The synergistic composition of the present invention can generally be employed in combination with known herbicide safeners, such as benoxacor, benthiocarb, brassinolide, cloquintocet (mexyl), cyometrinil, cyprosulfamate, daimuron, dichlormid, dicyclonon, dietholate, dimepiperate, disulfoton, fenchlorazole-ethyl, fenclorim, flurazole, fluxofenim, furilazole, harpin proteins, isoxadifen-ethyl, mefenpyr-diethyl, mephenate, MG 191, MON 4660, naphthalic anhydride (NA), oxabetrinil, R29148 and N-phenyl-sulfonylbenzoic acid amides, to enhance their selectivity.
 In practice, it is preferable to use the synergistic composition of the present invention in mixtures containing an herbicidally effective amount of the herbicidal components along with at least one agriculturally acceptable adjuvant or carrier. Suitable adjuvants or carriers should not be phytotoxic to valuable crops, particularly at the concentrations employed in applying the compositions for selective weed control in the presence of crops, and should not react chemically with herbicidal components or other composition ingredients. Such mixtures can be designed for application directly to weeds or their locus or can be concentrates or formulations that are normally diluted with additional carriers and adjuvants before application. They can be solids, such as, for example, dusts, granules, water dispersible granules, or wettable powders, or liquids, such as, for example, emulsifiable concentrates, solutions, emulsions or suspensions.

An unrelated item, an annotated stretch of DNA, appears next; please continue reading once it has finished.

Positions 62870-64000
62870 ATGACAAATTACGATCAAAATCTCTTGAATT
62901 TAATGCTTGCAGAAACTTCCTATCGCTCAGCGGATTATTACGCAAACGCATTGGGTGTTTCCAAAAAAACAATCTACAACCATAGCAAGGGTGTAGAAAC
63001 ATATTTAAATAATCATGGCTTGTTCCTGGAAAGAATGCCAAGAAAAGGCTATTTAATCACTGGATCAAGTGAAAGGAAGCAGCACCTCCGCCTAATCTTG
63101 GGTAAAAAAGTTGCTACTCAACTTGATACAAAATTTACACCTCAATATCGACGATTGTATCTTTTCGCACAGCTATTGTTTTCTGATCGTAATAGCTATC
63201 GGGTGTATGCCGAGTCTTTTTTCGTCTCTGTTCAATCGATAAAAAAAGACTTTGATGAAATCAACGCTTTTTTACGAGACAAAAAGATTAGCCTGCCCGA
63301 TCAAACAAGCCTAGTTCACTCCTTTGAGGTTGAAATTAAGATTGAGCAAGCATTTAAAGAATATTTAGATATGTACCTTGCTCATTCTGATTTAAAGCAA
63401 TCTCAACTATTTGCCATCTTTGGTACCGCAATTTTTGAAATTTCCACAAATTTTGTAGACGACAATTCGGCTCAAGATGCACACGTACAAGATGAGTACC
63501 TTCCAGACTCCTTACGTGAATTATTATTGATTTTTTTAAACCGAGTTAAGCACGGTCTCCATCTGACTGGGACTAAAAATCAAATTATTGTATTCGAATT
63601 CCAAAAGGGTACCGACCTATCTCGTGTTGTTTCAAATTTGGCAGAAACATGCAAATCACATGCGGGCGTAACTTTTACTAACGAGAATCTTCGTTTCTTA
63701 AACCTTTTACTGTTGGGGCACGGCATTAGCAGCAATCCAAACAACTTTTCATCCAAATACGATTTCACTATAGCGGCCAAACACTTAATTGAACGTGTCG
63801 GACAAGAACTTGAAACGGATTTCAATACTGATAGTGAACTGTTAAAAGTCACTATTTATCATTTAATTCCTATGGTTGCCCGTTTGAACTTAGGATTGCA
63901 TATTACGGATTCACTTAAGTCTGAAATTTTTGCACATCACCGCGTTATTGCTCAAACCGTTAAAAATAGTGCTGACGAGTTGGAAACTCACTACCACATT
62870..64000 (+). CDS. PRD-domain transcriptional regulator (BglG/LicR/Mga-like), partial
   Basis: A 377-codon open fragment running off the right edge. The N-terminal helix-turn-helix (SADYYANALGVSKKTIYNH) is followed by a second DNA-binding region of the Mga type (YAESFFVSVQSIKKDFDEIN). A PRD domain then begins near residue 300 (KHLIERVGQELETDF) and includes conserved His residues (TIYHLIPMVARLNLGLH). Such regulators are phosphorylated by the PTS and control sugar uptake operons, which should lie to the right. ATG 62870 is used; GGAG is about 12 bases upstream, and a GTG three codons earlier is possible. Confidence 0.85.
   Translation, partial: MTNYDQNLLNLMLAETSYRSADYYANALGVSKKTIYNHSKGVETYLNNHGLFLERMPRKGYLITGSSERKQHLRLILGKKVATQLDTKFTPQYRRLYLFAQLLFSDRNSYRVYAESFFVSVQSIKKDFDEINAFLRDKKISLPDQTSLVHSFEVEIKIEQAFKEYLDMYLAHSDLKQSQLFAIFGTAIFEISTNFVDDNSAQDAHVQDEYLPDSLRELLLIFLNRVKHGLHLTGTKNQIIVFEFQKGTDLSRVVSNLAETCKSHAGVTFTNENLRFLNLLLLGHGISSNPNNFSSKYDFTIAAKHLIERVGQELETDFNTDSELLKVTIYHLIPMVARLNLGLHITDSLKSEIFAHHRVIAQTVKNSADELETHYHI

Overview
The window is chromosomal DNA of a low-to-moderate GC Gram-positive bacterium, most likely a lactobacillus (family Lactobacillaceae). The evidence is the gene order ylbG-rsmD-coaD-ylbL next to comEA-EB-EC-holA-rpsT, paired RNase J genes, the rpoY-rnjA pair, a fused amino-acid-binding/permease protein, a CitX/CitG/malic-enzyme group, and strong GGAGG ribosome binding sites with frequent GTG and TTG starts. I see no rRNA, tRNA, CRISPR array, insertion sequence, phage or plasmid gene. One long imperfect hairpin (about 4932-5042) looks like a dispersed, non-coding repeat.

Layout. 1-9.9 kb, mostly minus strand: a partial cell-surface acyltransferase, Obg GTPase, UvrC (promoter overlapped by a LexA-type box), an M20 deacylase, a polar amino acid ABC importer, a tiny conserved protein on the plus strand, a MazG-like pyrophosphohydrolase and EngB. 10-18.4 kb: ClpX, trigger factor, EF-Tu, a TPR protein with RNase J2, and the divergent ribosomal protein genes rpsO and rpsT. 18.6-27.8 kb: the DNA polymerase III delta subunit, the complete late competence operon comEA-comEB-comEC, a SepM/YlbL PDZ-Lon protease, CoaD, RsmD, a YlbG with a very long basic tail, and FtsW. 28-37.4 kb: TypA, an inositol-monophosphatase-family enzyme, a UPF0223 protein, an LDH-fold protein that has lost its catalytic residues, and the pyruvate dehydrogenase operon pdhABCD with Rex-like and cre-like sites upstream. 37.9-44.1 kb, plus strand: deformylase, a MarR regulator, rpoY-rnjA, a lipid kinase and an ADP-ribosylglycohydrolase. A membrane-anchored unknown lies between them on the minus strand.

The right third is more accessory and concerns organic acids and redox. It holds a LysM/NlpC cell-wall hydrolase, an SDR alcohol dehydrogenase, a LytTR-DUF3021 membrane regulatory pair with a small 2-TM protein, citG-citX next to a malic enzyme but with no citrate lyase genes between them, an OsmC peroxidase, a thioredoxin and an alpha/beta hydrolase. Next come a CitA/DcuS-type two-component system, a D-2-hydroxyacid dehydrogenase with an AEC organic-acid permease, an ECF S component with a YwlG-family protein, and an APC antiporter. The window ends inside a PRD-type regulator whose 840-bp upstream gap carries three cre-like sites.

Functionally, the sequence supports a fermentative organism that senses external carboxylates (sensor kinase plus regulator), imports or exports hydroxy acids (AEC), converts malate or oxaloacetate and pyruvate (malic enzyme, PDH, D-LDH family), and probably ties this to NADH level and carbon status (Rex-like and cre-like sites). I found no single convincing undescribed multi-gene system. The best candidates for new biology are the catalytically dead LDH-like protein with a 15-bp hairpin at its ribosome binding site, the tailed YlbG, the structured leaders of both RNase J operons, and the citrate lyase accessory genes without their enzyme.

Suitable agricultural adjuvants and carriers that are useful in preparing the herbicidal mixtures of the invention are well known to those skilled in the art. Some of these adjuvants include, but are not limited to, crop oil concentrate (mineral oil (85%)+emulsifiers (15%)); nonylphenol ethoxylate; benzylcocoalkyldimethyl quaternary ammonium salt; blend of petroleum hydrocarbon, alkyl esters, organic acid, and anionic surfactant; C9-C11 alkylpolyglycoside; phosphated alcohol ethoxylate; natural primary alcohol (C12-C16) ethoxylate; di-sec-butylphenol EO-PO block copolymer; polysiloxane-methyl cap; nonylphenol ethoxylate+urea ammonium nitrate; emulsified methylated seed oil; tridecyl alcohol (synthetic) ethoxylate (8EO); tallow amine ethoxylate (15 EO) and PEG(400) dioleate-99.